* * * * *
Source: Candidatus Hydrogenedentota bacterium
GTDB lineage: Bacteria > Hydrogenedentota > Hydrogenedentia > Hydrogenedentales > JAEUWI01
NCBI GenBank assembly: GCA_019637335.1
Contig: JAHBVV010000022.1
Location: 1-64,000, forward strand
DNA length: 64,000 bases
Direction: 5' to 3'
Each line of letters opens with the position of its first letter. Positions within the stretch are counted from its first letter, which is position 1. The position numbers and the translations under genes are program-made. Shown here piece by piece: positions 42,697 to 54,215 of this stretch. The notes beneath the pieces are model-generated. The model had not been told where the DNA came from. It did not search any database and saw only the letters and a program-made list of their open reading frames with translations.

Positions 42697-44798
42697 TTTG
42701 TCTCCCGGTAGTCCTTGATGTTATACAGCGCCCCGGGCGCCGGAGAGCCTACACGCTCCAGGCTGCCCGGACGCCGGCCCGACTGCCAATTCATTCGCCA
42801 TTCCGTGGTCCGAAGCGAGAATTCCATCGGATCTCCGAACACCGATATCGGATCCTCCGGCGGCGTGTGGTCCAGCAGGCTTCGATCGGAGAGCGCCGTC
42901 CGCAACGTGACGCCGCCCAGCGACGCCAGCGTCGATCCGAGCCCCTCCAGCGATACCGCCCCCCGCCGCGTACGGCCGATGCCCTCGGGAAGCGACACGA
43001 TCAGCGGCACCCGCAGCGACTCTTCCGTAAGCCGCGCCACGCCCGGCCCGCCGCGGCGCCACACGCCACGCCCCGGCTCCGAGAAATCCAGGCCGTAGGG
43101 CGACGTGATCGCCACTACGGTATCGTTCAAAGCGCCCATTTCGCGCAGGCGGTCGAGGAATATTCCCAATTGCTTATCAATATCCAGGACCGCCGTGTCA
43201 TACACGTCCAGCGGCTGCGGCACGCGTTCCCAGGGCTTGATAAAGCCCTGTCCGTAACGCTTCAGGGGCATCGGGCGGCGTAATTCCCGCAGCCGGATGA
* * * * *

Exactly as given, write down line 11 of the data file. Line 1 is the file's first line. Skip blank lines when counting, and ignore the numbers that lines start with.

42701 TCTCCCGGTAGTCCTTGATGTTATACAGCGCCCCGGGCGCCGGAGAGCCTACACGCTCCAGGCTGCCCGGACGCCGGCCCGACTGCCAATTCATTCGCCA